One way of approaching these early stories is to think of them as maps. They were constructed after the fact as ways of explaining and charting the unknown past of how and why. In that respect they are backwards looking. But they also contain a perspective from the present projecting into the future. They contain within them a story about how we ought to be. And the language of these stories is often the language of dream – symbolic language – a language that means more than it says, a language that is found in poetry and in children. When our immediate family experienced the first death in the family which our kids experienced it happened like this: the phone call came saying that Grandpa Jim had died and that his funeral would be in a military cemetery in a few days. Margaret, our daughter, was about three years old. She heard her mother on the phone and guessed that something was wrong. She asked her older brothers (seven and eight) what was going on. “Grandpa Jim is dead.”

“What does that mean?”

“They will put him in a hole in the ground.”

“And put dirt over top of him.”

“And you will never see him again.”

She was puzzled. Later she went off to bed without saying much of anything. In the middle of the night I heard her weeping quietly in her crib. I went to pick her up and held her against my chest. She was in that state between sleeping and waking and was sobbing over and over again: “I don’t want to go down in that hole; I don’t want to go down in that hole.” That is symbolic language. What heart knew head guessed. The stories of the Bible are written in that kind of language. At the level where the human cry of mortality and mystery emerges is to be found the story line of the best of the stories from the Bible collection. At another level, of course, is the official line, which offers an explanation, a reading of the stories, proclaims an interpretation, an ordering conceptual map.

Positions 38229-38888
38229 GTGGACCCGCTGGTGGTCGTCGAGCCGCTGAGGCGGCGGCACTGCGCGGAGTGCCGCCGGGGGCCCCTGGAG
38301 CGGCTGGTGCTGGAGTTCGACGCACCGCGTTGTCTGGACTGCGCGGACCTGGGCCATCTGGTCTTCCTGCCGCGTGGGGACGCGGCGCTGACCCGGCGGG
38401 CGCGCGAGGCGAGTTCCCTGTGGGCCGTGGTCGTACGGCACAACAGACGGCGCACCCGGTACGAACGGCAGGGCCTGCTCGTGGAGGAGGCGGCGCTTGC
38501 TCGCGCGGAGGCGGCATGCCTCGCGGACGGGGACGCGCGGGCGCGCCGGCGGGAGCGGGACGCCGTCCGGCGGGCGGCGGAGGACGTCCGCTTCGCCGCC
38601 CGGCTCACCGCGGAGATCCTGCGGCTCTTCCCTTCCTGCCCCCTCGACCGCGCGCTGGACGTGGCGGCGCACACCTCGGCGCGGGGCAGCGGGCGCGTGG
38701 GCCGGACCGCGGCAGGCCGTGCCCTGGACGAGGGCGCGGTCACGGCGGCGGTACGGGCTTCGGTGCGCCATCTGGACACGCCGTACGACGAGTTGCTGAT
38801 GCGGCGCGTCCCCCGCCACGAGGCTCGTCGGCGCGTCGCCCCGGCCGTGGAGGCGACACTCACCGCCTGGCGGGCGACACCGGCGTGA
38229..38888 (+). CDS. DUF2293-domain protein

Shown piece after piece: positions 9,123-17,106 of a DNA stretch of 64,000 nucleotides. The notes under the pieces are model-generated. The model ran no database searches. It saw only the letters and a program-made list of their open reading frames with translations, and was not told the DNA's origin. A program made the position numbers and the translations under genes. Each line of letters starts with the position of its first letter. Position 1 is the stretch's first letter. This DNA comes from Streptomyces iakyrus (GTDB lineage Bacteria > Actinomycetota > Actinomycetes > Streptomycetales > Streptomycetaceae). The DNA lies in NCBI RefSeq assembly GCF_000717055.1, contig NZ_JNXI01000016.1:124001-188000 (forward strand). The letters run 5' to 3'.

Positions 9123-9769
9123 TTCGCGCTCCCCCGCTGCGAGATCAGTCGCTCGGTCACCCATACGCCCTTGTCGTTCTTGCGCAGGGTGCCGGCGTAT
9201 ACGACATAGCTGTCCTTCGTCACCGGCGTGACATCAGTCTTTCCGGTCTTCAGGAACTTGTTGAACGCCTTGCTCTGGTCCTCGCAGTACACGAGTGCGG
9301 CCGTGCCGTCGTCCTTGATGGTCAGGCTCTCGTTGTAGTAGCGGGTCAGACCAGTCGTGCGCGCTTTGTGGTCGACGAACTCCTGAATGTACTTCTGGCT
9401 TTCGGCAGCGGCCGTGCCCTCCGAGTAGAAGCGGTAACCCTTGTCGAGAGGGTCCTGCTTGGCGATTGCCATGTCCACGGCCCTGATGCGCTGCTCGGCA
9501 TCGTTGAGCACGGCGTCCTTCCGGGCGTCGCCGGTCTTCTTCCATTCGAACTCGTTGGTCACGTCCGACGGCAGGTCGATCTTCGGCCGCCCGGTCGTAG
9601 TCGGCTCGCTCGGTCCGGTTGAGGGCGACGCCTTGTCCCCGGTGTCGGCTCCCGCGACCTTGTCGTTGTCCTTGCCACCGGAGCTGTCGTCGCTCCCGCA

From Oxford

A very OED Christmas

OED Consultant Editor Henry Hitchings unwraps the lexical history of Christmas with a little help from the Oxford English Dictionary. Read the full article here.

The noun Christmas, deriving from the Old English Cristes mæsse (the mass or festival of Christ), took hold only in the early twelfth century. In his book The Seasons, Nick Groom cites as the earliest description of an English Christmas a section of the fourteenth-century poem Sir Gawain and the Green Knight, which pictures the seasonal revelry at King Arthur’s court in Camelot. Before the word established itself, the festival was known as midwinter or yule. Both were names for not only Christmas Day itself, but also the period surrounding it.

Story

TELL ME A STORY

By Bob Lane

In monasteries, seminaries,

retreats and synagogues,

 they fear hell

and seek paradise.

Those who know

the mysteries of  Life 

never let that seed

be planted in their souls.

 

Over the years I have talked with your congregation on several occasions. I have talked about the Bible, about contemporary literature, and about absurdist philosophy, and had fun doing that. Today I want to tell you a story. Today’s story will be about story. I have come to believe that story is of basic importance.